Your right Dusty,heat is great as the bolt material is different from the cast,   I have put a torch on the bolt, just to get cherry red, cool it and it comes out so easy, and have done the welding too
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Post Options Post Options   Thanks (0) Thanks(0)   Quote tomNE Quote  Post ReplyReply Direct Link To This Post Posted: 23 Jan 2020 at 7:40pm
I been welding broken off bolts out of cast for 40+ yrs and its never failed to work

7000 series door shock kits!
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Post Options Post Options   Thanks (0) Thanks(0)   Quote DiyDave Quote  Post ReplyReply Direct Link To This Post Posted: 23 Jan 2020 at 8:28pm
Since I got this, I've rarely had to drag torches around...Wink




Edited by DiyDave - 23 Jan 2020 at 8:31pm
Source: Babylon Bee
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Post Options Post Options   Thanks (0) Thanks(0)   Quote DaveKamp Quote  Post ReplyReply Direct Link To This Post Posted: 23 Jan 2020 at 9:35pm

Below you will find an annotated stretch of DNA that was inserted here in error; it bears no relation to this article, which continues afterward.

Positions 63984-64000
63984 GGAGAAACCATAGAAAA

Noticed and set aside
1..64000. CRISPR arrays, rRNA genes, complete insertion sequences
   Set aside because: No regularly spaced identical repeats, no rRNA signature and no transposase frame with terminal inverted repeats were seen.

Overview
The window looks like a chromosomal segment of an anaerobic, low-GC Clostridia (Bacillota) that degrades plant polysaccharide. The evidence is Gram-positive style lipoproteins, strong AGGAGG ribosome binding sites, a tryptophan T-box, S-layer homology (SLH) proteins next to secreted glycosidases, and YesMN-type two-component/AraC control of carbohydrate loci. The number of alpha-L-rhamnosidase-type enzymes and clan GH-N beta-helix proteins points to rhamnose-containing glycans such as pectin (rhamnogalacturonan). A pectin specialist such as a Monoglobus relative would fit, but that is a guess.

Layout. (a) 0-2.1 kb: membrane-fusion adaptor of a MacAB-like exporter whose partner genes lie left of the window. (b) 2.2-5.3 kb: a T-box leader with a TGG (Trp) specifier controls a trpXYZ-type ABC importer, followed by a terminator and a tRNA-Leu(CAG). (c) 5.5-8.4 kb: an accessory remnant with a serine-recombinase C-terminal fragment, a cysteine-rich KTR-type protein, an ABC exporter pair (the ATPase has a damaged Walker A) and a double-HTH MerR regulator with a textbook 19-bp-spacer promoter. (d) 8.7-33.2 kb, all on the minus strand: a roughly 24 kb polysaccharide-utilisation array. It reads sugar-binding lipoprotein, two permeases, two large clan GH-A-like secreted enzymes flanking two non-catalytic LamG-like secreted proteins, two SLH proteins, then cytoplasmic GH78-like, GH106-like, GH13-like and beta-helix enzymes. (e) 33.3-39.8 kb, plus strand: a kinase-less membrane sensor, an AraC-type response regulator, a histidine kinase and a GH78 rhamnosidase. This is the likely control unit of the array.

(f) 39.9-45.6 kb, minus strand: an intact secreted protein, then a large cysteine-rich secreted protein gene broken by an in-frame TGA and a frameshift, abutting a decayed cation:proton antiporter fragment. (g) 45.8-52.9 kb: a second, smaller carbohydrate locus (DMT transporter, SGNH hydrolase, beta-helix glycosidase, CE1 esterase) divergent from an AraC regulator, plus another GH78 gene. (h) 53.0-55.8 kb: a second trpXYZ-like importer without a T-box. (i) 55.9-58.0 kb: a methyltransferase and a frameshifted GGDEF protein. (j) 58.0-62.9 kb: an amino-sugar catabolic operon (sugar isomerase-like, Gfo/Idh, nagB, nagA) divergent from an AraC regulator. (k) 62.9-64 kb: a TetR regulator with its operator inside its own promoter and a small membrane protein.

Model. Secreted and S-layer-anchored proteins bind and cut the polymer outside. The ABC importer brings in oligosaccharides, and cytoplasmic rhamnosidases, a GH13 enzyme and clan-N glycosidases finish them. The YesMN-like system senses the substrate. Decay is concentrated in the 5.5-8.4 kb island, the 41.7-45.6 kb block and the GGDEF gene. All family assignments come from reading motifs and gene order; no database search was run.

Yeah, but  can you get it around a stud that's broken off flush inside a casting???

I weld a washer, then a nut, or if it's larger, a  nut to the stud, and back it out with vise-grips...


Edited by DaveKamp - 23 Jan 2020 at 9:36pm
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Post Options Post Options   Thanks (0) Thanks(0)   Quote DiyDave Quote  Post ReplyReply Direct Link To This Post Posted: 24 Jan 2020 at 4:59am
Originally posted by DaveKamp DaveKamp wrote:

Yeah, but  can you get it around a stud that's broken off flush inside a casting???

I weld a washer, then a nut, or if it's larger, a  nut to the stud, and back it out with vise-grips...

Dave, after years of doing it the hard way, I have learned to use every advantage I can, to get them out whole, and not break them!  Particularly that front manifold bolt!  If that fails, then I do resort to the mig welder!Wink